Juan Manuel Villeda Finca Cerro Azul Copan, Honduras | OBIIS

Category: One BIGG Island in Space

1600M above sea level, in a lush, tropical forest, Juan Manuel Villeda is making his stand. A third-generation coffee producer, he spends every moment he can working his three Manzana (roughly three acre) coffee field planted up the steep slopes of the mountain. He is chasing quality, not quantity. A batch of his 2021 crop scored a Q-Grade of 88, which makes it as rare and as valuable as, say, Waygu Beef on a steak house menu.


Compared to many of his coffee farming neighbors, he is lucky. He both knows and understands the quality of the coffee he is producing, and he has been able to secure a buyer for his best beans. Although “lucky” is a funny way to describe a journey that has been defined by countless hours of hard work, and an entrepreneurial leap of faith that he would be able to find a buyer that would pay him a fair price.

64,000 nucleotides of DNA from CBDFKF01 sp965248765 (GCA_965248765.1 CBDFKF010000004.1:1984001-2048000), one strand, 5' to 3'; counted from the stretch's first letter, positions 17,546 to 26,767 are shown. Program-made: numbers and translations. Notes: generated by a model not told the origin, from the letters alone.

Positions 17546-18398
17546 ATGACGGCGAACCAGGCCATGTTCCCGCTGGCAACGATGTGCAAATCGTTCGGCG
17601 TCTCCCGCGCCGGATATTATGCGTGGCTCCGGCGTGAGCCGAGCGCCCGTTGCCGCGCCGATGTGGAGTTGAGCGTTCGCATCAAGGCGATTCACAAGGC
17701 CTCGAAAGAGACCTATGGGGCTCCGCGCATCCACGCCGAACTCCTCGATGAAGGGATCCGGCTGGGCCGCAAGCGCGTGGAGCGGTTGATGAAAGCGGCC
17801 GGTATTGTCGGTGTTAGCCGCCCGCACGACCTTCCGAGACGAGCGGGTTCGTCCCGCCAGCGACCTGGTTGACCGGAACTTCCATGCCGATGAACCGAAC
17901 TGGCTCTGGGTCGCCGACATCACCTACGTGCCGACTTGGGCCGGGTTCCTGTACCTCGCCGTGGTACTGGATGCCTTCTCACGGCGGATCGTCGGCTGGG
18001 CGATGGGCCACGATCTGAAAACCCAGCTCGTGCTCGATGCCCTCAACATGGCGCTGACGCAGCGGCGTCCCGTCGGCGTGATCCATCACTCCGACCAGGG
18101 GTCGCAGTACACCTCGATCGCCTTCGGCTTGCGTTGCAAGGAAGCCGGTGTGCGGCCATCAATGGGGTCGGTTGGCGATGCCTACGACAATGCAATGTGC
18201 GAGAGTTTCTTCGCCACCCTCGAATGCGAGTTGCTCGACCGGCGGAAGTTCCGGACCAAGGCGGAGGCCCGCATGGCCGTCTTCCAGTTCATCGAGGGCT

It wasn’t supposed to be this way. He wasn’t supposed to be in coffee at all.

Juan Manuel

Better for the Next Generation


His grandfather had bought the land in the remote, mountainous region of Copan at the beginning of the 1970s. In those early days of the farm, his grandfather struggled with the challenging terrain and the vagaries of the coffee market. It took him more than 20 years to build a thriving coffee farm, which he left to Juan’s father, and his father’s siblings, in the 1990s.


It was a booming time to be a coffee grower, and his father’s farm rode the wave of relative prosperity. In spite of the fact that his dad never received more than a 6th grade education, he was able to ensure that Juan and his three siblings all received advanced degrees from the best Universities.


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